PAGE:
I’m waiting for Elisabeth Moss in the bar of the Four Seasons hotel Beverley Hills. I’ve actually waited a long time to meet her and suddenly I wonder is she the person I hope she will be? The intelligent, sensitive, feminist who wove her way all the epic television series -her character Peggy in Mad Men starts off as a secretary and ends up a boss, through to Handmaid’s Tale, the Margaret Attwood vision of a dystopian future where women are slaves and wombs for hire. And she is the subversive insider.
The series hits all of the feminist marks. Browbeaten women will overcome, so on trend that Kylie Kardashian threw a Handmaid’s Tale themed party for her friend where all the women wore the red capes and white bonnets.
Before Handmaid’s, Moss was in the other great American series, The West Wing. There’s got to be something right about a woman who chooses what are largely considered the top 3 series of television’s golden age.
She has won the Emmy, the Globe and the Critics Choice Award for The Handmaid’s Tale, the SAG Award for Mad Men, the Globe and Critics Choice for Top of the Lake and the Producers Guild of America award for the Handmaid’s Tale.
When she plays Offred in Handmaid’s she is mesmerising. She fills the screen with an expression and inhabits the character. Her acting is considered and intelligent. She makes something unbelievable totally believable. Even when she is not saying anything onscreen, she is emotionally porous. You feel it all with her.
I’m at a corner table and Moss arrives – a white T shirt, cut off denim shorts, a reversible bomber jacket with palm tree motif. She says she couldn’t decide what to wear as she’s in vacay mode. Her hair is blonder and thicker than you’d expect and her eyes have some crazy powerful inner sparkle.
We talk about how it’s not easy to find one outfit for hanging out by the pool, doing interviews and going to a fitting for an awards ceremony all in one day (It was the MTV Award for Handmaid’s Tale, which she won). Then she alights on my cat diary. I’d been sitting transferring events from my hardbacked diary into my phone. She picks it up, exploring each hand painted cat. It turns out she’s a cat woman. Or maybe THE cat woman. When she shows me her ginger girls Lucy, bright red, named after Lucille Ball and Ethel, pale blonde ginger, we coo and then she shows me the picture that would break the internet. Ethel wearing a Handmaid’s tale outfit, the red cape, the bonnet, designed by the Handmaid’s costumer designer Anne Crabtree. This revelation puts me in a kind of trance of admiration and ecstasy. How can I get one for my Lola?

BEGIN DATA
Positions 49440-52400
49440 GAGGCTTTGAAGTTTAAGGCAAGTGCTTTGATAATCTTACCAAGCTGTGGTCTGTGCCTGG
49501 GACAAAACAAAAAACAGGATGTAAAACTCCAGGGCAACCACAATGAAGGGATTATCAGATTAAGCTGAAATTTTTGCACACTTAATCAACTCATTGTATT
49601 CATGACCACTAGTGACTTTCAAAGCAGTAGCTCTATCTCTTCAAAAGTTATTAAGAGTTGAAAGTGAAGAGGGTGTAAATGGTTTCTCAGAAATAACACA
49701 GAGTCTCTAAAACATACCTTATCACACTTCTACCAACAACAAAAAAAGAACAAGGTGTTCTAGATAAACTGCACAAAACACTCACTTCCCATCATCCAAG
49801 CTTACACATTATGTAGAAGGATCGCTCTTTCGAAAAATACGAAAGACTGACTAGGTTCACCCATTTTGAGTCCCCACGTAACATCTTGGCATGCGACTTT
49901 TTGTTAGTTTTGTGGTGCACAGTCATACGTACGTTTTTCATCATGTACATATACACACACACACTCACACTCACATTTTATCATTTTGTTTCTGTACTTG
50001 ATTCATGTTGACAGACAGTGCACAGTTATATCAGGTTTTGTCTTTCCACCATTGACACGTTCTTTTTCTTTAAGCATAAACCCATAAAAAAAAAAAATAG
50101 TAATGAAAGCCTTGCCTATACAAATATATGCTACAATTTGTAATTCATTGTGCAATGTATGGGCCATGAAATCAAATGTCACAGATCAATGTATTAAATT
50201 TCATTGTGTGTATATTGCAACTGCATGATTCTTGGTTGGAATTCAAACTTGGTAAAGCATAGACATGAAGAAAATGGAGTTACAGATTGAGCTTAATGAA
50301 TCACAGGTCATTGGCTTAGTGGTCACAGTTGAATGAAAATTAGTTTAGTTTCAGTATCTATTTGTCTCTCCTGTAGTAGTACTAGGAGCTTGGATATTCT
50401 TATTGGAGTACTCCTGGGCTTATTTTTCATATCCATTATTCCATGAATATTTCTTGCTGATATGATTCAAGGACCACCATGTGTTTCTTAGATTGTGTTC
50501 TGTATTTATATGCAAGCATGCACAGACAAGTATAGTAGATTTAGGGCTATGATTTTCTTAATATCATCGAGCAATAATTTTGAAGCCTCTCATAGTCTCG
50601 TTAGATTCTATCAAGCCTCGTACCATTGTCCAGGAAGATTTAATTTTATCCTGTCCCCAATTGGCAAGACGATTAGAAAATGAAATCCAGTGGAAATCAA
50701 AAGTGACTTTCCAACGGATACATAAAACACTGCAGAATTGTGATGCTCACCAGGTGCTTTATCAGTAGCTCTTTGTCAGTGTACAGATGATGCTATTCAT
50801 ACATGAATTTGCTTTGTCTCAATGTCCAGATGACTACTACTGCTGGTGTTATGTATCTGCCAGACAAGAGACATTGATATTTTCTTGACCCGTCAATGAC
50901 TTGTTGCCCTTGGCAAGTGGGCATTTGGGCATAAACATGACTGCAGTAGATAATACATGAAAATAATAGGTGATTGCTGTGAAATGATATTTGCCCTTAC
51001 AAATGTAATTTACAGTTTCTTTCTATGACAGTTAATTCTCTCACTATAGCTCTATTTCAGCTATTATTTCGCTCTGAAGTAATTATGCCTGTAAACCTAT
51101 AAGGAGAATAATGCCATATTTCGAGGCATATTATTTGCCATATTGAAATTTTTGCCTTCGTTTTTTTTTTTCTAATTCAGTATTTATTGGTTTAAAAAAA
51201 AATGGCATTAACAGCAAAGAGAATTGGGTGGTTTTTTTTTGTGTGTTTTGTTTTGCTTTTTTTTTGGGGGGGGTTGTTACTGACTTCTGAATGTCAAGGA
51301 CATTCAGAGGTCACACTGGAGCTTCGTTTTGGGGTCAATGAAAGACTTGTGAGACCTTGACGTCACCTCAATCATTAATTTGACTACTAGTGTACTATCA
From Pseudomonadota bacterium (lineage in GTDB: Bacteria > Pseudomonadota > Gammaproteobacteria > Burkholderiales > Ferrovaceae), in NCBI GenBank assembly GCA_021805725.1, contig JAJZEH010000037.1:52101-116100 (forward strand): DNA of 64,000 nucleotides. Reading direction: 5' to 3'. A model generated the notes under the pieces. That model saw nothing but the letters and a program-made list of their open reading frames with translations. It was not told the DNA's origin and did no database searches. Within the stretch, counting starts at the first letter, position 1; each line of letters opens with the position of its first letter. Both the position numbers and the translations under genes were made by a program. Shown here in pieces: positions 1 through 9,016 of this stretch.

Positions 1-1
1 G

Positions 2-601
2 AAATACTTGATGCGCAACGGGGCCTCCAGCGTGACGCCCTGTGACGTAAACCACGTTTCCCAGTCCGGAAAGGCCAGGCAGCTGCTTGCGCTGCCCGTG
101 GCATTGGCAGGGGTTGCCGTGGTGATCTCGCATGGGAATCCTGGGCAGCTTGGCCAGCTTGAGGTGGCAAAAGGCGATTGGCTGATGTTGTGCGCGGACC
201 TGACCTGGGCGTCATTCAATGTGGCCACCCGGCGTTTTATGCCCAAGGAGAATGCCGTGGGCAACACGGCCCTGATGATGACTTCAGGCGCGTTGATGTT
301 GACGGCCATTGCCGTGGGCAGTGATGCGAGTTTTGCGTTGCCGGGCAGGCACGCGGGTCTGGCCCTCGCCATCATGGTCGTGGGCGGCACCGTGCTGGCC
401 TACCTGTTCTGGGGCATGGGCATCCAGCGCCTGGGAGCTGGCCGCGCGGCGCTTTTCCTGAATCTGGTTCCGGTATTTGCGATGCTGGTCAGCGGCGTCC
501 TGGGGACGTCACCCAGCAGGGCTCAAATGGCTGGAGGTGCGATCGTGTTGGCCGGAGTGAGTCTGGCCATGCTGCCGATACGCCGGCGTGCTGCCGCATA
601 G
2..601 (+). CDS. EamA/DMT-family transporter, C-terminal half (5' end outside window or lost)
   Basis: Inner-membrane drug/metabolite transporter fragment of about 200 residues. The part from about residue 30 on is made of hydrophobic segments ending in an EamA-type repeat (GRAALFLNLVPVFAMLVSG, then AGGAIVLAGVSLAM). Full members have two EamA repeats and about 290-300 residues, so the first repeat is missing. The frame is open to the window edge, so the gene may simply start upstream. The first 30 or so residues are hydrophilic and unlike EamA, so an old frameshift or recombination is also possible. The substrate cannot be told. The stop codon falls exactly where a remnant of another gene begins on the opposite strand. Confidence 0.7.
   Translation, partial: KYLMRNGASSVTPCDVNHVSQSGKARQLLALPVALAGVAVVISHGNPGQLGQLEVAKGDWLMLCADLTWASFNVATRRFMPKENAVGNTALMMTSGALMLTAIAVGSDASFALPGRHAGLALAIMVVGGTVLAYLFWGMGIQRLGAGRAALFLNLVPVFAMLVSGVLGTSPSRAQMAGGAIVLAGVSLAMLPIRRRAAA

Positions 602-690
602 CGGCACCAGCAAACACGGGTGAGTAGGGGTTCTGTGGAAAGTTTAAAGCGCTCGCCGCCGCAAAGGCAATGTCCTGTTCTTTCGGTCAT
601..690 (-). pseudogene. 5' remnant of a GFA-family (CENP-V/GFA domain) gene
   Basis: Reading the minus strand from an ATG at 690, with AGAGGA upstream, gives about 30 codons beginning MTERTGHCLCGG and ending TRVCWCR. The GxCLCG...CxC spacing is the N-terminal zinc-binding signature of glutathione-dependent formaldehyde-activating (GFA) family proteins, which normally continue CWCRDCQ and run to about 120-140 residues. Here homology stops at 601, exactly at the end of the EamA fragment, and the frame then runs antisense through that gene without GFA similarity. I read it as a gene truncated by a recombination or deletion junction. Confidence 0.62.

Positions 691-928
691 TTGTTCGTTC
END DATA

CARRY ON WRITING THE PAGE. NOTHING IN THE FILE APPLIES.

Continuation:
This works on so many levels. A cat with claws being forced into the ultimate submissive outfit. Feisty and volatile, wearing a bonnet. The paradox speaks to us all. And with this I realise Moss is everything I hope she’d be.
“Obviously I wouldn’t be a cat lady if I didn’t have pictures. My cat sitter just sent me a couple of videos.” We look at the pale ginger little tiny faced girl and super confident red ginger Lucy. “They’re my babies. I love them.”
She’s just coming up in The Kitchen – set in 70’s New York in Hell’s Kitchen when 3 mob husbands go to jail, their 3 wives take over. She co-stars with Melissa McCarthy and Tiffany Haddish and it’s written and directed by Andrea Berloff, the Straight Outta Compton writer. It’s thrilling with a killer soundtrack. Moss is a person who chooses her projects cleverly.
Her character Clare has the most interesting arc. She starts off as the woman who always gets beaten up and later channels that into becoming a killer. Once again, there’s that theme of victim to self-empowerment that we all love to watch.
“I’ve never played an assassin or a hit woman, so it was definitely new and interesting. I thought it was a very compelling storyline. The idea of this woman who was so abused and such a “victim” and so interesting to try to understand her instinct of taking her own life back in an extreme way and thinking I’m actually going to own this.”
She had movie assassin training by actor Domhall Gleason with whom her character falls in love. “This isn’t a crazy character arc of all of a sudden she’s a hit woman. Even when she’s abused, she’s not meek. Maybe because of the violence she’s received, she can accept acting violent towards someone else. Of course, she’s had a lot of emotional pain and we learn that she lost a baby when she was abused.”
Her characters are always losing babies or giving them up – Peggy, June/Offred, Robin in Top of the Lake and now Clare.
“Aren’t they? It’s a theme and so weird. Since I was 19 when one of the first films I did, the Virgin, a tiny independent film in which I play a woman who is raped while she’s unconscious, gets pregnant and thinks it’s the second coming. And Peggy in Mad Men of course gave her baby away. June lost two of them. It’s really weird. I don’t know what it is.”
Once could say there’s no such thing as coincidence. Is she really saying I keep losing these movie babies because I have to have a real one?